With the FT and Times reporting that house prices in the UK might tail off in the next half year or so, we should be heartened by the data published by Buy Shares on the fate of the housing market in the US, which has seen new home sales jump by 108% over the last decade.
The company stated that, despite economic and political uncertainties in recent years – and acute cases of both in the short-term – the highest sales of the last ten years were recorded this year, with 697,542 as of September 28th. This, according to the Buy Shares research, represents a 2.9% year-on-year growth, from 677,386, and a vast improvement from sales back at the decade’s low-point in 2011, where sales of 309,853 were down 7.40% from the previous year.
Buy Shares added that: “The rise in new home sales is a good indicator considering that the United States real estate market was among the worst hit by the coronavirus pandemic. The high sales show a rising momentum as the economy continues to recover from the pandemic.”
The research also covered sales of existing homes, where they quote the annual rate jumped by 128%. Based on their findings, they said sales of existing homes were also at their record level this year, with 1.3 million sales having been completed. This was up on last year’s figure of 1.2 million, and well ahead of the low-point in existing home sales, in 2010, which numbered at just 577,774.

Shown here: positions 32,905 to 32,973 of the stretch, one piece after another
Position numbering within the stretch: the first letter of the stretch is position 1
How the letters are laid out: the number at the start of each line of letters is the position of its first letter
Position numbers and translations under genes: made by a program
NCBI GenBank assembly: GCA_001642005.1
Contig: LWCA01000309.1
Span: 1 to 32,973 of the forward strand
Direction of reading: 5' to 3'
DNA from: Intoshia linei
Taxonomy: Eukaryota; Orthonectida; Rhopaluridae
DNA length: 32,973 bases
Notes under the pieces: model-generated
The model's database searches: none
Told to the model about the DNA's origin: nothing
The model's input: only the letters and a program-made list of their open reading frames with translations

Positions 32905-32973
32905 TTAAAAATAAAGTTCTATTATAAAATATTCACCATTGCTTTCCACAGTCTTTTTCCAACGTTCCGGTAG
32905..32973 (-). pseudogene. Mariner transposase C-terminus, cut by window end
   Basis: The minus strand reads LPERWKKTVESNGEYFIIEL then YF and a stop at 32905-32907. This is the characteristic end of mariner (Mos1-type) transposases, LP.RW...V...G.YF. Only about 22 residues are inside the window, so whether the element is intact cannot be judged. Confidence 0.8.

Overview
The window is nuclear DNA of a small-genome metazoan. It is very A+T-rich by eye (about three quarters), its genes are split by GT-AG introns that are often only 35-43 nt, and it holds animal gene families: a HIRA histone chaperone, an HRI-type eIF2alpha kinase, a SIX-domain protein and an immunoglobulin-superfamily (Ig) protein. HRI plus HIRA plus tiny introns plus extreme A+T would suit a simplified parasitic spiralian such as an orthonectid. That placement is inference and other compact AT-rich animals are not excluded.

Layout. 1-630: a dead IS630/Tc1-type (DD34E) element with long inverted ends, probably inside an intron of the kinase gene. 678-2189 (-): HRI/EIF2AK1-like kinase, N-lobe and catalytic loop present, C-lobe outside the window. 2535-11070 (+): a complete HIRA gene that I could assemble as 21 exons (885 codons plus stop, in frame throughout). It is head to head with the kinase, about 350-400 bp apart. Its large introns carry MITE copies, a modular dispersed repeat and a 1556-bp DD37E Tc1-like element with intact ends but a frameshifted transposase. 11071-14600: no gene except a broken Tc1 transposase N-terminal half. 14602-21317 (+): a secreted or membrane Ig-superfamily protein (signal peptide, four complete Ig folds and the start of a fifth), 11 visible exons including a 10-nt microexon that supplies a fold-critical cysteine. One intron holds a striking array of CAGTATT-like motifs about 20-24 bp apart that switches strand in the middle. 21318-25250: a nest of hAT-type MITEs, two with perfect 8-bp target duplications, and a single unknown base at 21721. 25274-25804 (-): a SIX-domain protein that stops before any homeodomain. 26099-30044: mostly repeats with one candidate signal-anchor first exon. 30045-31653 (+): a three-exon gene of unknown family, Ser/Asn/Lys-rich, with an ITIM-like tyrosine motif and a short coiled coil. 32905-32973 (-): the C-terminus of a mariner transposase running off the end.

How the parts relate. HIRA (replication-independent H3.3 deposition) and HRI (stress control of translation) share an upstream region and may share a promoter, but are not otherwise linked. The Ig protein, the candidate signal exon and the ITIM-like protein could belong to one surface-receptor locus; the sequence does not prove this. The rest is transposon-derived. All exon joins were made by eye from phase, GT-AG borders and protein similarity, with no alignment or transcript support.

Another factor to note is that the median sale price of new homes shot up by 46.96% during the decade, with the median price of existing homes shooting up by 62.08% during the same period. This year, the median sale price of a new home stood at $332,560, versus $219,484 in 2010. Meanwhile, the median sale price for an existing home is now $280,134, set against $174,843 at the start of the decade.
Speaking on the outlook for US housing sales, Buy Shares editor, Justin Baltrusaitis said that: “Home sales are affected by factors like affordability, consumer confidence, population, interest rates, and mortgage availability. The home sales in the U.S are expected to continue surging because consumers continue to take advantage of the low mortgage rate spurred by the pandemic.”
“In March, the Federal Reserve pushed interest rates close to zero lowering mortgage rates and spurred a pickup in home sales. Subsequently, the Fed added that rates would stay low for years.”